The fear of becoming a nursing case in old age follows in second place in the worry ranking with 40 percent of the consequences of climate change. Then comes the old age poverty (33 percent) and the terrorist attacks (30 percent). At 23 percent, the fear of crime is medium. Fear of unemployment can be found on the penultimate one (12 percent), fear of a traffic accident (13 percent) and blackouts (8 percent).
For this year’s “Security Report” edited from the Institute for Demoscopy (IfD) Allensbach and the Center for Strategy and Higher Management, 1,273 oral interviews were conducted in January this year with a representative cross-section of the German population aged 16 and over. According to the information, it was about personally perceived dangers and risks as well as issues of internal and external security.
Worries about social inequality
“The economic worries of the population have steadily decreased over the past seven years,” said Wednesday in Berlin IfD boss Renate Köcher and Klaus Schweinsberg from Centrum, “In 2013 around half of the population was still very worried about possible loss of income, currently this is only a quarter. The fear of unemployment has also steadily decreased. ”
Pollster Köcher stressed that more and more people in Germany are worried about the consequences of increasing social inequality. That is one of the differences between personal concerns and those about social development. Concern about affordable housing has increased significantly. If 41 percent of those surveyed had expressed their concern in 2017, this would have been 62 percent this year.
While according to the report, 40 percent are worried about climate change, only 23 percent of those surveyed are afraid of natural disasters. The corresponding concern does not increase, said Köcher, although the disasters are the consequences of climate change.
Falling numbers and growing worries
In addition to the reduced social fears, there are fewer concerns about the misuse of personal data on the Internet, the pollster noted. “There is also less need for action by the state,” she said. That is different with the fear of crime. Here the personal feeling of threat of many Germans is consistently high.
According to the report, 67 percent of Germans surveyed fear that violence and crime will increase. IfD boss Köcher made it clear: “The crime statistics say otherwise. After that, the total number of offenses will decrease. ”
The opposite impression in the population has something to do with reporting certain crimes, she said. Examples include crimes against rescue workers or cases where people were pushed into a train. These incidents are very rare, but would worry many because they are so unpredictable and can affect anyone.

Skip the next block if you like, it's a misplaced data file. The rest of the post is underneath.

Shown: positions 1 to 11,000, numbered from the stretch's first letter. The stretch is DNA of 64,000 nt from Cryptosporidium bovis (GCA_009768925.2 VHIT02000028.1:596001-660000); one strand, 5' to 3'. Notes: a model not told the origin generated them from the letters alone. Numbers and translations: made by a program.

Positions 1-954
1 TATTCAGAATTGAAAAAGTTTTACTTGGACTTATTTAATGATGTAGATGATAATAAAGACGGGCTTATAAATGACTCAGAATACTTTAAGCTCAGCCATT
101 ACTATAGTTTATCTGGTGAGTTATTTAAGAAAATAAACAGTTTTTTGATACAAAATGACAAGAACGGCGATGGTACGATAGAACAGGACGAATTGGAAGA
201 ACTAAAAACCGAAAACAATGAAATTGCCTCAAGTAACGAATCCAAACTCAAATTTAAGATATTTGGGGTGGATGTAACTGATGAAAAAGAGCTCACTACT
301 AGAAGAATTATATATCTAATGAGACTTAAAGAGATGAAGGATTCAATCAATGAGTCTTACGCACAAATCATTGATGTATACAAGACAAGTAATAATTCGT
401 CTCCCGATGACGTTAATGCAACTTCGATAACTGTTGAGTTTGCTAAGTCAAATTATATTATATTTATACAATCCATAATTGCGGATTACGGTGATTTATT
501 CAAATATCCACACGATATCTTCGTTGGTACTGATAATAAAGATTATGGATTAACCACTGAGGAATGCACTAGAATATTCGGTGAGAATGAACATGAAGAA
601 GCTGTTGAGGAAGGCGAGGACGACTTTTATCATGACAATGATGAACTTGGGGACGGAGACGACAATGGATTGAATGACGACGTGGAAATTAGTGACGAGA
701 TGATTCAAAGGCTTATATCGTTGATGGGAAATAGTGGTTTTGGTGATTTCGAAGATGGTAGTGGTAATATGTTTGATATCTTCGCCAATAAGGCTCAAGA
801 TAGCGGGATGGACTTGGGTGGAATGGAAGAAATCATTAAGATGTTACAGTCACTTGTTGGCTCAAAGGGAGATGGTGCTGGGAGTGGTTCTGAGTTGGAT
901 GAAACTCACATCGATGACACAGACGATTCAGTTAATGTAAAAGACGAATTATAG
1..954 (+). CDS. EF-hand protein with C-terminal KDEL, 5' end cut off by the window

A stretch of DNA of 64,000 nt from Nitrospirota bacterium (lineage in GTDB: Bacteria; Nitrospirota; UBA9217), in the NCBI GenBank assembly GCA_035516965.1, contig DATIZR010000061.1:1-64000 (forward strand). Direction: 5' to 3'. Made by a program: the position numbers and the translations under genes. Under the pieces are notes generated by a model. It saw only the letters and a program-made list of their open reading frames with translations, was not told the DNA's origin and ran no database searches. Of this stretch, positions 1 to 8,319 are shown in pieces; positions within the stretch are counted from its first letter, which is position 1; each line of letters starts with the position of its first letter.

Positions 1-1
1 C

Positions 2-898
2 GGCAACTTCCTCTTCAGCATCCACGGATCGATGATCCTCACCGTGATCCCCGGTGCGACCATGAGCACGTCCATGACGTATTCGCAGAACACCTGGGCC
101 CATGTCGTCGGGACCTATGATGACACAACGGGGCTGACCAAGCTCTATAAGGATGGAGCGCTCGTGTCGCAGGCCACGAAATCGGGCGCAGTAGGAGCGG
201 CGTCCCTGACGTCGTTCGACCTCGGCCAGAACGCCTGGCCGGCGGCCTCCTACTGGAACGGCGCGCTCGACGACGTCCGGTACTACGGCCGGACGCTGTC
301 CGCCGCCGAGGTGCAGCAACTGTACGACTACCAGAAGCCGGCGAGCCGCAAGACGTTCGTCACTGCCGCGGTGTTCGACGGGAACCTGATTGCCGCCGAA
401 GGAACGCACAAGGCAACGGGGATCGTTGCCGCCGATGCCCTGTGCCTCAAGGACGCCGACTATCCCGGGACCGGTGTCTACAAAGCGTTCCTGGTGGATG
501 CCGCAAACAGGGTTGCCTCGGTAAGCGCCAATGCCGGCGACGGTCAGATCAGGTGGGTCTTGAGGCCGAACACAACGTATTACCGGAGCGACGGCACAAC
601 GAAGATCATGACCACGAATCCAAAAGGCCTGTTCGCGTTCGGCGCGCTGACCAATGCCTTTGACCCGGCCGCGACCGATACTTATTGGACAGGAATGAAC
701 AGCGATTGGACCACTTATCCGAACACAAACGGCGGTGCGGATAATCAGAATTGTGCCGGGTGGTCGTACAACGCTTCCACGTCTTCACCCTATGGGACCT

Organized crime, especially so-called clan crime, is also of great concern to the population. Two thirds of those questioned for the report think that the state is doing too little. According to the information, 70 percent believe that there are legal spaces in the Federal Republic in which the state no longer enforces law and order.
East Germans are more concerned about internal security
More than half (54 percent) expressed concern that there are many criminals among the refugees. About the same Many thought that the integration of immigrants could not succeed. Fear of extreme right-wing violence concerns 52 percent, according to the report. Half of the respondents fear terrorist attacks in Germany.
According to pollster Köcher, there are clear differences in concerns in West and East:
“In East Germany, the population is increasingly concerned about the state of internal security and feels much less secure or not at all safe. As a West German, she also clearly has the impression that the security situation in her region is deteriorating. “
According to the report, almost three quarters of the West Germans surveyed feel safe to very safe. In the east, only 62 percent said so. More than a third of East Germans feel less or not at all safe.
Yes to video surveillance with facial recognition
When presenting the report, the authors pointed out that many agree to government measures in the area of internal security. According to Köcher, this has to do with the fact that, contrary to statistics, a majority believes that crimes will increase.
That is why there is, among other things, a “very large majority” for video surveillance of public places with automatic face recognition. According to the security report, they welcome 78 percent of those surveyed, despite the public debates about this surveillance and the associated dangers.